Believe it or not, Council member Adrian M. Fenty (D-Ward 4) really did spend more than $300,000 over the past seven months, according to records released by his mayoral exploratory committee.

Fenty spent $310,488.52, to be precise, between last December and June 1, when he shut down his exploratory operation and formally declared himself a candidate in the 2006 race for mayor.

Records show a big chunk of the money went to pollster Peter Hart, who was paid $71,750 to survey likely voters citywide and conduct a variety of focus groups. Another $65,052 went to other consultants, including Tom Lindenfeld, erstwhile adviser to Mayor Anthony A. Williams (D), who provided the committee with office space, among other services.

Other expenses: More than $4,600 went to pay for a fundraiser aboard the U.S.S. Sequoia, the former presidential yacht. Just over $4,300 went for catering. And the committee's Web site cost more than $6,200.

But the biggest line item, by far, was staff salaries, stipends and reimbursements. Records show the committee spent $141,172 on staffing. Fenty's chief aide, John Falcicchio, alone received $72,049.

A significant portion of that amount went to reimburse Falcicchio for money he spent on the committee's behalf, but those reimbursements are not itemized in records the committee released to the public. The committee reported spending another $2,500 to reimburse people who did not receive salaries.

Fenty said the committee had four full-time staff members, including Falcicchio. Others were paid by the hour to make RSVP calls for each of about a dozen fundraisers. "It costs a lot of money to raise money," he said.

In an interview, Council member Vincent B. Orange Sr. (D-Ward 5) questioned the propriety of spending so much money on the limited task of testing the waters, especially after the council had discussed capping expenditures at $200,000. Orange, whose mayoral exploratory committee has raised $200,000, proposed emergency legislation to institute the cap, and the council passed it this week.

But the emergency bill cannot be applied retroactively, according to the council's attorney. And, though he voted for Orange's bill, Fenty said he has no intention of returning any money.

"I don't have an exploratory committee" anymore, he said.

Several Are Won't-Runs

Speaking of the mayor's race, Council member David A. Catania (I-At Large) said he's happy chairing the council's health committee and is no longer actively thinking about running against Mayor Williams. Former U.S. attorney Eric H. Holder Jr. does not sound like he's exactly champing at the bit to get into the race, either.

"What I've told everyone is that if the mayor decides to run, I won't," Holder said. "I think he's done a good job."

A third dark-horse candidate, former Verizon executive Marie C. Johns, said it's "too early to make a decision of such importance." She's attending "meet and greets," she said, and sharing "ideas about the future of the city."

The Wounded Walk Again

Two council members were back in action this week after suffering health problems. Jack Evans (D-Ward 2) had surgery to repair a detached retina in his left eye, and Marion Barry (D-Ward 8) had been hospitalized with pneumonia.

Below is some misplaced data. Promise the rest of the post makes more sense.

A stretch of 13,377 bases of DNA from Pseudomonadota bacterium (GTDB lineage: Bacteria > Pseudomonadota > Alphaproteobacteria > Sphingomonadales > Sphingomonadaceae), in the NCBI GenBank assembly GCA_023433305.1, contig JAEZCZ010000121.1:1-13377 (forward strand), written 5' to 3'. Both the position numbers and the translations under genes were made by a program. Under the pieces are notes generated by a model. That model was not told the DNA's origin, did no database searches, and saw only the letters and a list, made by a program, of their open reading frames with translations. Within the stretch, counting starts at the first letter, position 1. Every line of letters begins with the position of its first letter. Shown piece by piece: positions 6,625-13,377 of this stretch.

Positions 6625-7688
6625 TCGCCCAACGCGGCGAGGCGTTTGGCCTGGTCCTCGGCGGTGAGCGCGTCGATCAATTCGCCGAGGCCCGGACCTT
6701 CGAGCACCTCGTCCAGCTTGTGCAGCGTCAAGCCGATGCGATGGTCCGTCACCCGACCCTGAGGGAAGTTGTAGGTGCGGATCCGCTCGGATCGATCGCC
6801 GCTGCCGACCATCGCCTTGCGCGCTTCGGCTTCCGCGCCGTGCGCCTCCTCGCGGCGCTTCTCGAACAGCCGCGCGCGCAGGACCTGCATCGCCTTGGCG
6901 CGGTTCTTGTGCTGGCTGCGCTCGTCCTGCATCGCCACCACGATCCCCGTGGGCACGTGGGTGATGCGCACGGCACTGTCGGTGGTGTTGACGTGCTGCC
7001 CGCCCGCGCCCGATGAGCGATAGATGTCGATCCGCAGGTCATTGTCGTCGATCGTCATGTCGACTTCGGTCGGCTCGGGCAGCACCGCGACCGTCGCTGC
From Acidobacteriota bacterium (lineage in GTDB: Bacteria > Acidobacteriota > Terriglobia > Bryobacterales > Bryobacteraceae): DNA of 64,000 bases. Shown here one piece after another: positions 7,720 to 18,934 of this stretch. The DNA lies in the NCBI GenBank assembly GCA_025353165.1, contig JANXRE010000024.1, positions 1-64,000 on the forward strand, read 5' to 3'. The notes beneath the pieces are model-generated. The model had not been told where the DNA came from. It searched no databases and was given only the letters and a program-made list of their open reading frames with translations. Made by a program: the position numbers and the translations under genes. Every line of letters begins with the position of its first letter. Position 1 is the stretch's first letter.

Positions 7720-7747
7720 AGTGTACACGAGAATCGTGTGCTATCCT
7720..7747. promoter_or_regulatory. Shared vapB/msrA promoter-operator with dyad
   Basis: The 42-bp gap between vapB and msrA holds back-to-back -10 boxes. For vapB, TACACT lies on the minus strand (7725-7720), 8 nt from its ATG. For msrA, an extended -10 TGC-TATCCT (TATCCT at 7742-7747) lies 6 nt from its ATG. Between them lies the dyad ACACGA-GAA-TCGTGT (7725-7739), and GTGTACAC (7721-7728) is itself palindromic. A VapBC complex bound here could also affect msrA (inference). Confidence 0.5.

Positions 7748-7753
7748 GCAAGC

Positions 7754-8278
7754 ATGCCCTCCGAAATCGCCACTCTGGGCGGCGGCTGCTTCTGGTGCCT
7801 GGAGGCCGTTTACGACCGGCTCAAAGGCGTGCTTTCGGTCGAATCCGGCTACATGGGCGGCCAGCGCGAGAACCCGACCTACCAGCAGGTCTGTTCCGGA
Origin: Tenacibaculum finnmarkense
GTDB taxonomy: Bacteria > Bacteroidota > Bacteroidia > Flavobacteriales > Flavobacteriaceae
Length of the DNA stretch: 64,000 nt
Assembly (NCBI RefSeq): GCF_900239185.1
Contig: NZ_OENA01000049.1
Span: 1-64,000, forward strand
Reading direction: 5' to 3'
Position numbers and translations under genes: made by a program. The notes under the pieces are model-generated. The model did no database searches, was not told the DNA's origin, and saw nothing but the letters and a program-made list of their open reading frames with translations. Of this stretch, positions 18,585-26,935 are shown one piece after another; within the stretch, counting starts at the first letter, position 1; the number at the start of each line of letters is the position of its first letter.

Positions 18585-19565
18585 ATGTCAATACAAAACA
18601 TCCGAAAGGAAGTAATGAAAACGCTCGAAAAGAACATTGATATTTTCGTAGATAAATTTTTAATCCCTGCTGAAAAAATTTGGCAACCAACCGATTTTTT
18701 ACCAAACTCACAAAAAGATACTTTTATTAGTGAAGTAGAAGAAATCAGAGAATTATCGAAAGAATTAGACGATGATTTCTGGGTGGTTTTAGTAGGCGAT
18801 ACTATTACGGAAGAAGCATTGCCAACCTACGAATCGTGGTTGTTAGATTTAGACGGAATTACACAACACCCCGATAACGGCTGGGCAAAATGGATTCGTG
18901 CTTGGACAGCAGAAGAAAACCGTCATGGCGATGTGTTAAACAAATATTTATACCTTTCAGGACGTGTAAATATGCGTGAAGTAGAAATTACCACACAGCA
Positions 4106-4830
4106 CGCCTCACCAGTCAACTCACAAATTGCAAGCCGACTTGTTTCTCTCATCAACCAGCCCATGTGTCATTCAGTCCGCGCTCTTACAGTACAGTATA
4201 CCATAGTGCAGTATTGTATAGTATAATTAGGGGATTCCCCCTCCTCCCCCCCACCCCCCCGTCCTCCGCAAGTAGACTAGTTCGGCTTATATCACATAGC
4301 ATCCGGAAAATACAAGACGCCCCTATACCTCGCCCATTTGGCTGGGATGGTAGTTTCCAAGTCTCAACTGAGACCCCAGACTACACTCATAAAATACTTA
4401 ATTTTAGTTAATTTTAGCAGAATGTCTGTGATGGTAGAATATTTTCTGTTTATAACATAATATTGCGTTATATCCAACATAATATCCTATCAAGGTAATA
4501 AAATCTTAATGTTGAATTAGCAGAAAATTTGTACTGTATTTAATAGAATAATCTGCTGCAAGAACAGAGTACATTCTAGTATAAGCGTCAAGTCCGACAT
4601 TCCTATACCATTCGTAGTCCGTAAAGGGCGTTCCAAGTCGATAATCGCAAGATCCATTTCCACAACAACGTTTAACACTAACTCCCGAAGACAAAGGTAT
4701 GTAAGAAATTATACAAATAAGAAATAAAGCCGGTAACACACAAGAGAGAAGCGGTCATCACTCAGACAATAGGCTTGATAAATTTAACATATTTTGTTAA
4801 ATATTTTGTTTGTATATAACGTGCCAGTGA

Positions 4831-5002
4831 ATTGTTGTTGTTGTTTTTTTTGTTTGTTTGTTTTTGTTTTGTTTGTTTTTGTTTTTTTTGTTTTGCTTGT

That would make at least the third trip to the hospital for Barry since he began his council term in January. Barry declined to confirm or deny the hospitalization, saying only that "pneumonia is tough to beat.''

Both showed up for the council's legislative session Tuesday. Asked how he was feeling as he left council chambers early to attend the Ballou Senior High School graduation ceremony, Barry, sans beard, flashed his trademark smile and said he was feeling great.

The Trials of Public Citizen

Public Citizen President Joan Claybrook is highly annoyed with the mayor's new spokesman, Vince Morris, who described her organization as "bought and paid for by trial lawyers" in a Post story about medical malpractice insurance.

Williams wants to address skyrocketing malpractice insurance premiums in part by limiting jury awards for plaintiffs. Public Citizen thinks that's a bad idea and published a report last month saying so. Morris hadn't seen the report but dismissed Public Citizen as biased. That prompted an angry letter from Claybrook.

"Public Citizen is a national, non-profit advocacy organization with 150,000 members that represents the interests of consumers throughout the country . . . not any single segment or profession . . . ," the letter said.

Claybrook wrote to Morris, the mayor and the council: "We are not 'bought and paid for by trial lawyers' as you recklessly assert. Apparently you had no substantive response to the government data we published that refutes the mayor's anti-consumer legislation, so you reverted to name-calling. The fact is we receive our funding from three primary sources: membership dues, foundation grants and publication sales. . . . Next time, please be sure of your facts before you speak. "

Morris's response?

"Public Citizen does a lot of great things, but they are paid for by trial lawyers," he said. "I'm not going to take it back."

A Vote for D.C.

Rep. Thomas M. Davis III (R-Va.) will discuss his bill to grant the District a vote in Congress, called the D.C. Fairness in Representation Act, from 12:30 to 1:30 p.m. tomorrow before the D.C. Affairs Section of the D.C. Bar. The public is invited to Hogan & Hartson litigation center, lower level, 555 13th Street NW.

Staff writer Spencer S. Hsu contributed to this report.

Public Citizen President Joan Claybrook is miffed at a mayoral spokesman.